by Christopher Harbin

Awaiting Test Results
Christopher B. Harbin
Psalm 16; John 20:19-31; Acts 2:22-32; 1 Peter 1:3-9

At some point, several of you told me you were awaiting test results. Doctors were awaiting to offer diagnosis or treatment until lab results came in. We await the scoring of tests in school. We await results of applications for college, employment, or financial assistance of some kind. We are often caught in this waiting game. On some issues, however, we do not really have to await evaluation, even while we are being tested. The proof is already in the pudding. Do we fool ourselves about where we stand in terms of God's satisfaction with our faithfulness?
When we look at passages on Jesus' resurrection, it is easy to get sidetracked into lesser issues. We wonder about Jesus' body. How was it transformed? It can appear in the midst of a locked room, eat bread and fish, drink wine, speak, and disappear at will. It is no longer in the tomb, yet it is no longer the body that Jesus had prior to the crucifixion. The wounds are somehow healed, yet still open and visible. For all our concerns over Jesus' body, that is a side-issue that would derail us.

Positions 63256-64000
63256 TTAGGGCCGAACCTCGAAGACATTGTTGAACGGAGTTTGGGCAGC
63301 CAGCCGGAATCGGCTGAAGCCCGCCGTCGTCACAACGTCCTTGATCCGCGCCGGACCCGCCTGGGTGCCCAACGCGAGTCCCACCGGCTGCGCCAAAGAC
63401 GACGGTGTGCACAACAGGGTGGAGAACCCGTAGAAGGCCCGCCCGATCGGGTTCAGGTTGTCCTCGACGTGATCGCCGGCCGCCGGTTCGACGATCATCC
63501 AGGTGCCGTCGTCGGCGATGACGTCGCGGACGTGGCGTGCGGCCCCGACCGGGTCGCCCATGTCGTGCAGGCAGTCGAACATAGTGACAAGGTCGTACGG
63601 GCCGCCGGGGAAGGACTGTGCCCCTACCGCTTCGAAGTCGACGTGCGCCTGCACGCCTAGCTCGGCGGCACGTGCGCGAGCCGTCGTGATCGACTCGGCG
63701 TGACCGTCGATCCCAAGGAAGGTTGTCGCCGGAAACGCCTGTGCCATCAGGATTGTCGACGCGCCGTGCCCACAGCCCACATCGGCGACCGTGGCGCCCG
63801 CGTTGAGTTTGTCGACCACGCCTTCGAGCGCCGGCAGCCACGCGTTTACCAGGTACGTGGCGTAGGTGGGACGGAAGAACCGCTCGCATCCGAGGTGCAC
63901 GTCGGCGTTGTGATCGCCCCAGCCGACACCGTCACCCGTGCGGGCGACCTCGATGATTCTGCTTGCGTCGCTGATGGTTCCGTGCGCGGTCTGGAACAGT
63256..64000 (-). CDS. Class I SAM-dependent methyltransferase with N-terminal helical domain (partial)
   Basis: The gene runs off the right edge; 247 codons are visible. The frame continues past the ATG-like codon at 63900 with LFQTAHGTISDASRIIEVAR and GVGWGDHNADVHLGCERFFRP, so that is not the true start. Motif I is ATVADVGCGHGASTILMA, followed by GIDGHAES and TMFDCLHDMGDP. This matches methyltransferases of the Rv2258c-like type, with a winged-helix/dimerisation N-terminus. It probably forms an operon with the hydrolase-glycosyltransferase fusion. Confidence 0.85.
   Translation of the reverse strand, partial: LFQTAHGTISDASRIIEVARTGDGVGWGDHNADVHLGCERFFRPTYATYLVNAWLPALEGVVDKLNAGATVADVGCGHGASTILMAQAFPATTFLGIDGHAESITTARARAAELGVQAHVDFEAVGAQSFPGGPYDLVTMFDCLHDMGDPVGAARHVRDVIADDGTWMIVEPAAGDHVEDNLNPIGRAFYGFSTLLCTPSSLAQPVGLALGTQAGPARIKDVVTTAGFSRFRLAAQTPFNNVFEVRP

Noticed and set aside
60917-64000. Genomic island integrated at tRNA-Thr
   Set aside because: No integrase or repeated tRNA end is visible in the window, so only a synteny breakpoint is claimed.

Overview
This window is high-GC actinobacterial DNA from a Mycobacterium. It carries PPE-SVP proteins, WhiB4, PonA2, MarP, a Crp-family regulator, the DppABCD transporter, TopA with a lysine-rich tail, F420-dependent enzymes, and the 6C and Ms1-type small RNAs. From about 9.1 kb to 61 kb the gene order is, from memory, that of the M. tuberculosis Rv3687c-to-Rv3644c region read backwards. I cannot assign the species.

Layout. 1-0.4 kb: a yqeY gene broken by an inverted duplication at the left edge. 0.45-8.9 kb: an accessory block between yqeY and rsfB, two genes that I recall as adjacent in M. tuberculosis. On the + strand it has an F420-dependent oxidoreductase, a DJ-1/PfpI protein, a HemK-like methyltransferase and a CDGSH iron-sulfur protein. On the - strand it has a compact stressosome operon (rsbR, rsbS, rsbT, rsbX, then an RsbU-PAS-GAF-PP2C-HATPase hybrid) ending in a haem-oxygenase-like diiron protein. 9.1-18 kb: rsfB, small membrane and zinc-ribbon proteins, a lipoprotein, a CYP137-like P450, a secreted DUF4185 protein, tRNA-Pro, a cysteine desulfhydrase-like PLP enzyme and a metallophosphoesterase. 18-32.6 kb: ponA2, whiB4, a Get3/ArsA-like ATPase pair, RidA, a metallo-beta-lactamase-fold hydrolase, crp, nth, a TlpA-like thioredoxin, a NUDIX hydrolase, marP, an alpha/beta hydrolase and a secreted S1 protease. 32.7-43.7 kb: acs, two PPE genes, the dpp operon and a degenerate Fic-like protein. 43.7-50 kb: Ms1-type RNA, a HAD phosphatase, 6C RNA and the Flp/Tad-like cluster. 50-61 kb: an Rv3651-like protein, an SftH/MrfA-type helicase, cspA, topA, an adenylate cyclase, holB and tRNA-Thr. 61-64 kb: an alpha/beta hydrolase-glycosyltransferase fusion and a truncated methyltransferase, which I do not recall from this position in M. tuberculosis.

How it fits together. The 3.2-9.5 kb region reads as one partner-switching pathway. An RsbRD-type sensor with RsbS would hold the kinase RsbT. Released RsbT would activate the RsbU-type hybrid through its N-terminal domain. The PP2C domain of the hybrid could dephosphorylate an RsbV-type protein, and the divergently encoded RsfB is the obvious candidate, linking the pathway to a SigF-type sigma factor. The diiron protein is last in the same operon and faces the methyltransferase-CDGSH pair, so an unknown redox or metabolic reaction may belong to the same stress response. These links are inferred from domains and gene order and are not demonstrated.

We wonder why the disciples had such a hard time grasping that Jesus would and did rise from death as victor over the power of sin and death. The gospels, after all, tell us repeatedly that Jesus told them ahead of time that he had to die and rise again. It is hard to imagine that they would not have understood all the times he told them of his imminent death, even after Thomas observed to the rest "Let us go with him that we might die together." The need for Jesus to die was not the issue, however, nor the knowledge of the facts of his resurrection.
The resurrection news is really only a marker--it is a pointer to the real issue, if we could but grasp it. It is central to all Christian theology and the New Testament, but the facts are not the focus. It is the import of those facts that need to take ce ...

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